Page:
The problem with household smells is that we get accustomed to them… when they are in our own homes. However, it takes just a few seconds in a stranger’s home, to know if a smoker lives there. The smell is in the air!
So when you put your home on the market, think about the common smells you might have lingering around your property. Remember, you may no longer notice them, but a prospective buyer will.
These may include:
- A diaper bin in the baby’s room
- Kitty litter
- Model making glue
- Paints, even if the cans or tubes are closed tightly
- Food. The aroma of a spicy meal can linger for hours
- Garbage cans. Even empty ones, if they are not clean
- Strong smelling soaps, perfumes and other cosmetics and toiletries
- Flowers and other plants
- Firewood, (especially pine)
- Outdoor shoes
- Door mats are especially prone to stains and smells
Try to eliminate as many smells as possible. An hour or so before a viewing, open a few windows to give your home a breath of fresh air.
“I don’t have a problem with credit,” a potential new home buyer says. “I pay my bills on time. I never have trouble getting a loan.”
That may be true. However, according to several surveys, most people are surprised by at least one piece of information in their credit report. And it only takes one derogatory item to create an obstacle to getting the lowest mortgage rate possible, or even getting a mortgage at all.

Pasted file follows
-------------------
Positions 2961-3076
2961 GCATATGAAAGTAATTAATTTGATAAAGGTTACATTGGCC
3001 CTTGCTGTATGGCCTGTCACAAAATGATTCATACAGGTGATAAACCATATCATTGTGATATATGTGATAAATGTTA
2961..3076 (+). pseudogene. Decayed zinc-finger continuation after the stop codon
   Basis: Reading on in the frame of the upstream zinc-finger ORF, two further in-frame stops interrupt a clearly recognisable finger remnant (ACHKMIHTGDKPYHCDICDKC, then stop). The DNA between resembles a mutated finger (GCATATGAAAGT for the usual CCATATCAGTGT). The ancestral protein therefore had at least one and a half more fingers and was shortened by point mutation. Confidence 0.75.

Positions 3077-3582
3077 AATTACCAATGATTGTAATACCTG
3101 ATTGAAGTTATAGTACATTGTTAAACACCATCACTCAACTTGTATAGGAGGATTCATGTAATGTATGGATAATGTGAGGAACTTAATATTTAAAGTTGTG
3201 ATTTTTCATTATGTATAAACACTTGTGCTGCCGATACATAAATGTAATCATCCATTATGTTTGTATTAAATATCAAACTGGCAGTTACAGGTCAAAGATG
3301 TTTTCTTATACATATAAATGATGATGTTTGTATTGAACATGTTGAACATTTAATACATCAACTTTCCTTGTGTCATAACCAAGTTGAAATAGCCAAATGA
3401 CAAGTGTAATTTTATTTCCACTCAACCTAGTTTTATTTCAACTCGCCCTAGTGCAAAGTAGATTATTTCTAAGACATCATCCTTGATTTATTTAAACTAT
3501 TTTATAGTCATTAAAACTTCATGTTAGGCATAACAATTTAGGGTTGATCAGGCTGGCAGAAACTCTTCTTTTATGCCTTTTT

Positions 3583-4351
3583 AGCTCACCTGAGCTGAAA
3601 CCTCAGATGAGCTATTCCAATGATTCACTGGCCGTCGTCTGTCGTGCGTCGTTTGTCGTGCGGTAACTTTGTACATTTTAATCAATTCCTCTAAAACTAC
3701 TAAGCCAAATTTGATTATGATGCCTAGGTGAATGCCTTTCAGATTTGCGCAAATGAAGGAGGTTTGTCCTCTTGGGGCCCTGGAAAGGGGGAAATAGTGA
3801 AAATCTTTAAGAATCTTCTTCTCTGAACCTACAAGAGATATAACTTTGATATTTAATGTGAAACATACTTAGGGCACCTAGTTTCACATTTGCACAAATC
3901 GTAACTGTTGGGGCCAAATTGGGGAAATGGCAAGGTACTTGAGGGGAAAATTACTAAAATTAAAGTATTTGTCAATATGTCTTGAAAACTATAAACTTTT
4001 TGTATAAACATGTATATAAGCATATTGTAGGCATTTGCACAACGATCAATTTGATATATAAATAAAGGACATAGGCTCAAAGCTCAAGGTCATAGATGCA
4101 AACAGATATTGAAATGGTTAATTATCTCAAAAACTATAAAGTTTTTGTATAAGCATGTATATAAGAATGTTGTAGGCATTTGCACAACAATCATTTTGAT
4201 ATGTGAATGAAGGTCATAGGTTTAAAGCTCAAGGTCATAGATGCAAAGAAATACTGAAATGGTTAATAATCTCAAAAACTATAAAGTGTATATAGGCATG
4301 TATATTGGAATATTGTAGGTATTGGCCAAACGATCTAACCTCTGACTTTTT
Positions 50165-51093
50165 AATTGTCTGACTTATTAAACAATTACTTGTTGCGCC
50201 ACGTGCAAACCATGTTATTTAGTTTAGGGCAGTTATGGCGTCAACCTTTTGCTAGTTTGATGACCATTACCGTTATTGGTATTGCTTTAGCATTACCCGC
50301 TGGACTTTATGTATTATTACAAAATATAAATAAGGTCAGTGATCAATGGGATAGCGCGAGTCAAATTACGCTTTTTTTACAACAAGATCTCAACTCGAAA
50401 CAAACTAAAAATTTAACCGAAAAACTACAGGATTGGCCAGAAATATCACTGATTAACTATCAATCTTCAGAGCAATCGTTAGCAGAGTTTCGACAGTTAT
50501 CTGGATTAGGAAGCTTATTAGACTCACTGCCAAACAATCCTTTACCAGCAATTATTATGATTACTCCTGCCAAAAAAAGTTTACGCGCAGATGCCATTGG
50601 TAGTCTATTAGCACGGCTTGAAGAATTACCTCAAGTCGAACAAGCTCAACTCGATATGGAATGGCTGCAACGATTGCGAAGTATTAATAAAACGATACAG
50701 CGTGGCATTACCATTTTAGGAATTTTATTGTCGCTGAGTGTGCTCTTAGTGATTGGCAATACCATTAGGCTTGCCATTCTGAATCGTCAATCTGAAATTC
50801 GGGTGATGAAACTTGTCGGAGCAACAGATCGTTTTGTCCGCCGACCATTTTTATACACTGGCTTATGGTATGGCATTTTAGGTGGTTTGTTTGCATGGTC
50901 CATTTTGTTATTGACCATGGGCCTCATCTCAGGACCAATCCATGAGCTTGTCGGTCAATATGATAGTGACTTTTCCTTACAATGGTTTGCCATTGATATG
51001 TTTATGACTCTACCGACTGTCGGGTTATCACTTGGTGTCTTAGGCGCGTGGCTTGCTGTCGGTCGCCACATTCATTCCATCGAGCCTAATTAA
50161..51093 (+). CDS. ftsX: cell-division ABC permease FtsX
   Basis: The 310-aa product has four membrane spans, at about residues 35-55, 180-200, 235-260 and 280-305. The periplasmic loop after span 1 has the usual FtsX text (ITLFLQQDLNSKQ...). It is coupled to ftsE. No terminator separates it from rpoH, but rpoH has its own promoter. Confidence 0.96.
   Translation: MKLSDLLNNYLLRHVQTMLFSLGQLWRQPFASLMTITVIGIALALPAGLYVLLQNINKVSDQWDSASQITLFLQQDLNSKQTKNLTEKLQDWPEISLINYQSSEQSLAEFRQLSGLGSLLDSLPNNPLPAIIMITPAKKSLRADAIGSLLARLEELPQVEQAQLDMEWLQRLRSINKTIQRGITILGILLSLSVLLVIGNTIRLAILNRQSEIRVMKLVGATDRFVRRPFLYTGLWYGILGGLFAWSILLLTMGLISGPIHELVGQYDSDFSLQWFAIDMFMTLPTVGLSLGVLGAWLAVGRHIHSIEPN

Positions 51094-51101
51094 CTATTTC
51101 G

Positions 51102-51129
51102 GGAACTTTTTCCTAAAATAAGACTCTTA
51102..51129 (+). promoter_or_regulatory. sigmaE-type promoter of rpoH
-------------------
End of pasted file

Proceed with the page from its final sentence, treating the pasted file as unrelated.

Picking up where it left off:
That’s why it’s important to check your credit report before you shop for a new home. You will then have the opportunity to deal with any unexpected issues.
For example, you may discover an error, which is not unusual. If you do find there is a mistake in your credit report, inform the credit bureau immediately. They are required, by law, to promptly make a correction.
If there are late payments noted on your credit report, you can write a letter of explanation to the credit bureau telling your side of the story. This will accompany the credit information that goes to your lender. Assuming everything else in your credit report is fairly good, most lenders will accept a reasonable explanation for late payments, such as being laid off from a job, an extended illness in the family, or military service overseas.
How do you get your credit report?
There are three major credit bureaus in North America:
- Equifax (www.equifax.com)
- Trans Union (www.transunion.com)
- Experian (www.experian.com)
All have websites that allow you to order your credit report for a reasonable fee. It’s a good idea to order all three credit reports as not all companies report credit information to all three bureaus.
Getting your credit report, and checking that it’s accurate, will make the home buying process go a lot more smoothly.
When you’re looking for a home, chances are, you have a checklist of things you want. Two bathrooms… a finished basement… a great looking kitchen… an expansive deck…
But what happens when a home you see has a feature that doesn’t quite measure up? Perhaps the basement is poorly renovated. Or the kitchen is small. Or there’s only one bathroom. Should you say “No”?
Here’s something to consider: A home that has a few undesirable features will probably cost less. And, those savings may more than cover the costs of any needed upgrades or renovations.
So don’t pass up on a house simply because is doesn’t meet all your criteria. It may be worth buying a home for less and then making improvements.